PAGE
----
Throughout this year’s high holidays, my sermons have connected the major Jewish lifecycle events with the High Holidays. On the first day of Rosh Hashanah, when the world was born and we read of Isaac’s birth, I spoke about birth and children. On the second day, with the binding of Isaac as our Torah reading, I spoke about adolescence and the Bar Mitzvah. Last night for Kol Nidre I spoke about weddings and marriages, and today I will talk about death.
The holiday of Yom Kippur is our day of atonement, it’s a yom tzom, a day of fasting, AND it’s the day we rehearse our deaths. Fasting makes us look and feel like ghosts, mere shadows of our fullest selves. On this important day of prayer, why would we fast? Shouldn’t we be able to bring our fullest and most energized selves to the davenning, to our prayers?
My personal practice is to try to always pray on an empty stomach. In more traditional Jewish communities, the morning service, which lasts about an hour, is always done BEFORE eating breakfast. I think that the reason behind this is that when our stomachs are empty, we are necessarily put into a place of need, of desire, of lacking. We want to eat, we want to feel full, and we want to enjoy all of life’s fruits. And from this place of lacking and need, we cry out to G-d. G-d, you’ve been so gracious to me all the years of my life, please grant me one more year – One more year to thank and honor you by living joyfully and righteously.
Throughout today’s services we are repeatedly confronted with death and mortality. For example, we recited the fearsome Unetaneh Tokef prayer, describing ‘who shall live and who shall die, who shall live out his days and who shall not live out his days.” Even the Shema, which we will recite together at the very conclusion of Yom Kippur, resembles the final words of the Vidui, the deathbed confession. This confrontation with mortality may be one of the most important and powerful themes of Yom Kippur, but that doesn’t mean that anyone actually wants to think about it. I think we would take any opportunity to deny that death is something that is ultimately going to happen to us.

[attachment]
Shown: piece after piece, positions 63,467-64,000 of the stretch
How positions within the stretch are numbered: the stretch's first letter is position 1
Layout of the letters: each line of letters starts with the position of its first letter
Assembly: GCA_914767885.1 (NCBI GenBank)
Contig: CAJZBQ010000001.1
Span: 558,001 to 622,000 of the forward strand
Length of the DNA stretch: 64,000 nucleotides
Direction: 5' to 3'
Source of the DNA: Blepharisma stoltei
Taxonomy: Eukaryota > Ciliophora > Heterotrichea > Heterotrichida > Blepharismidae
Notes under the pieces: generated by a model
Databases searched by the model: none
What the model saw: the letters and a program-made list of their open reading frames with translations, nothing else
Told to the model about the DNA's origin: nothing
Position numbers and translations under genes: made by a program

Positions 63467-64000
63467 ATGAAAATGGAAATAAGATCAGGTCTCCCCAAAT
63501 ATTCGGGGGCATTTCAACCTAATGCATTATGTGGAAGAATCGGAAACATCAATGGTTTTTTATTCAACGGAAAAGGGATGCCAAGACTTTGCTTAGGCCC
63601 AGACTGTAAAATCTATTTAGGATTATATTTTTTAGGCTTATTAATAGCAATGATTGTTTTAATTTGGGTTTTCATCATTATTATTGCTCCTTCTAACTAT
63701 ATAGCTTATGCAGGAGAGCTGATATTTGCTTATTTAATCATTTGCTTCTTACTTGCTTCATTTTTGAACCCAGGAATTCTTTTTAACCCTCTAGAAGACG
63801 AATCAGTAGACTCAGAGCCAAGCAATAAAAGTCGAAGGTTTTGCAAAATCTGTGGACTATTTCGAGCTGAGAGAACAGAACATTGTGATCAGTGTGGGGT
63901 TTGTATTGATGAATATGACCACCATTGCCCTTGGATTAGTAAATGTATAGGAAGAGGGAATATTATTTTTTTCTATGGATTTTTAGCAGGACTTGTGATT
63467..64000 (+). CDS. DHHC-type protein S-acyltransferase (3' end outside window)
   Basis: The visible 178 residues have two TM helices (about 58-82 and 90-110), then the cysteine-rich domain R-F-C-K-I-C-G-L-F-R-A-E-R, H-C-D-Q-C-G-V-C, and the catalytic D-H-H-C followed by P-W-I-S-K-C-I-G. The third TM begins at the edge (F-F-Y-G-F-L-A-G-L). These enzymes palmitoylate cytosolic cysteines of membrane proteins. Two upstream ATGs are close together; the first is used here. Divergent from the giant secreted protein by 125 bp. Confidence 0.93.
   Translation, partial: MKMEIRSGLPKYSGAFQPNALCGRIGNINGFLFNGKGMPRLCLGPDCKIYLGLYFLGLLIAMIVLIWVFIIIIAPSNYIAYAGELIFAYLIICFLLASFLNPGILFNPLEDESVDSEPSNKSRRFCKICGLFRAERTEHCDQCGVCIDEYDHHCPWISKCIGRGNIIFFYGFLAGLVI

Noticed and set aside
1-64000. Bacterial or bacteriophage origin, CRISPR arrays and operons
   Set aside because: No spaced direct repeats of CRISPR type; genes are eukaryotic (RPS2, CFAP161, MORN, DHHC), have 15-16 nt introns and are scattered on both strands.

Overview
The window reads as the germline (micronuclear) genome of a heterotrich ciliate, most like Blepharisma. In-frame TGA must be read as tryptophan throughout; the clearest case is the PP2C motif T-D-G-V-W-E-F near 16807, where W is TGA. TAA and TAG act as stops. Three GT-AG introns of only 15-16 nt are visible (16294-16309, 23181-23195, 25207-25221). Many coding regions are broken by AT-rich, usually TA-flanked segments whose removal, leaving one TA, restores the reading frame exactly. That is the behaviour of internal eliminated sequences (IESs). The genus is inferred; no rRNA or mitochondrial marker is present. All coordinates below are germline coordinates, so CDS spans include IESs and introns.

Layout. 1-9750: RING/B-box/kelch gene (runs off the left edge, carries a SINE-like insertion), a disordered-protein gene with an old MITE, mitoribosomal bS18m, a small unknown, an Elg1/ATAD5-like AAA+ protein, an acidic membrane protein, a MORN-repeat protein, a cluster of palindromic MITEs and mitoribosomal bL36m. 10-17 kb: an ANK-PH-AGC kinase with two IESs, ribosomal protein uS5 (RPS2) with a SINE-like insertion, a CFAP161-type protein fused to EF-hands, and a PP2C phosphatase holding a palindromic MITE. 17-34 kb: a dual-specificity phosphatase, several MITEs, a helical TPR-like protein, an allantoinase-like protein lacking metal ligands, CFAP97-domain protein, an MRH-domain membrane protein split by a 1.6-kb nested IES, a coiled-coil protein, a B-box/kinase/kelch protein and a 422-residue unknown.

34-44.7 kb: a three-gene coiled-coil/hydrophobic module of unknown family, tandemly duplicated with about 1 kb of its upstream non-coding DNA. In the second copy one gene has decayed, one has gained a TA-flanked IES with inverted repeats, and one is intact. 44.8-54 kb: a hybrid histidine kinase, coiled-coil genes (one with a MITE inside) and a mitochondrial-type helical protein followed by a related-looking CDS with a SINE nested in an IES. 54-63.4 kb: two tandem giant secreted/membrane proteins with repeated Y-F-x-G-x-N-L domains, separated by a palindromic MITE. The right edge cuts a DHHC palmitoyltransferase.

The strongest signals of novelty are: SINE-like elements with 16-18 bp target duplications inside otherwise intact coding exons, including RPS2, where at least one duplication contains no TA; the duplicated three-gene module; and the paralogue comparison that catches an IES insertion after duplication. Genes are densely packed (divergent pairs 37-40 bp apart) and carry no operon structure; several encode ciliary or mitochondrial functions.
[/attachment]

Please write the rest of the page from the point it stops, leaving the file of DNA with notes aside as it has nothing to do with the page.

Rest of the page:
The Book of Psalms teaches us – limnot yameinu, ken hoda, ve-navie levav chochma. Teach us to count our days, teach us to regard our days as numbered – and
then may we attain a heart of wisdom.
This valuable insight of reminding ourselves of our mortality is mirrored in every religion throughout the world. When I was living in a Buddhist Monastery in Thailand after I graduated from college, nobody was allowed to speak the whole time we were there, which for me was around 2 months. My only opportunity for “communication” was a daily lecture given by a Thai monk. One of his lectures that I recall most vividly is his teaching on death. The main point of the lecture was that we should think about death as often as possible because it helps us to make the most out of life. By reminding ourselves that life is short, we are pushed to strive harder to accomplish everything we want to in life.
The monk related this story to illustrate his point. After one of the Buddha’s lectures, four of his students approached him and asked, “Wise Buddha, how often should we be thinking about death?” The Buddha responded, “Well, how often do you think about it right now?” The first student said, “I think about death once a week.” The Buddha said, “Good, good.” The second student said, “I think about death and mortality every day!” The Buddha responded, “even better!” The third student replied, “I think about my death every hour!” The Buddha smiled and nodded, and the fourth student then said, “I think about death in every moment of my life.” And the Buddha said, “You, you got it!”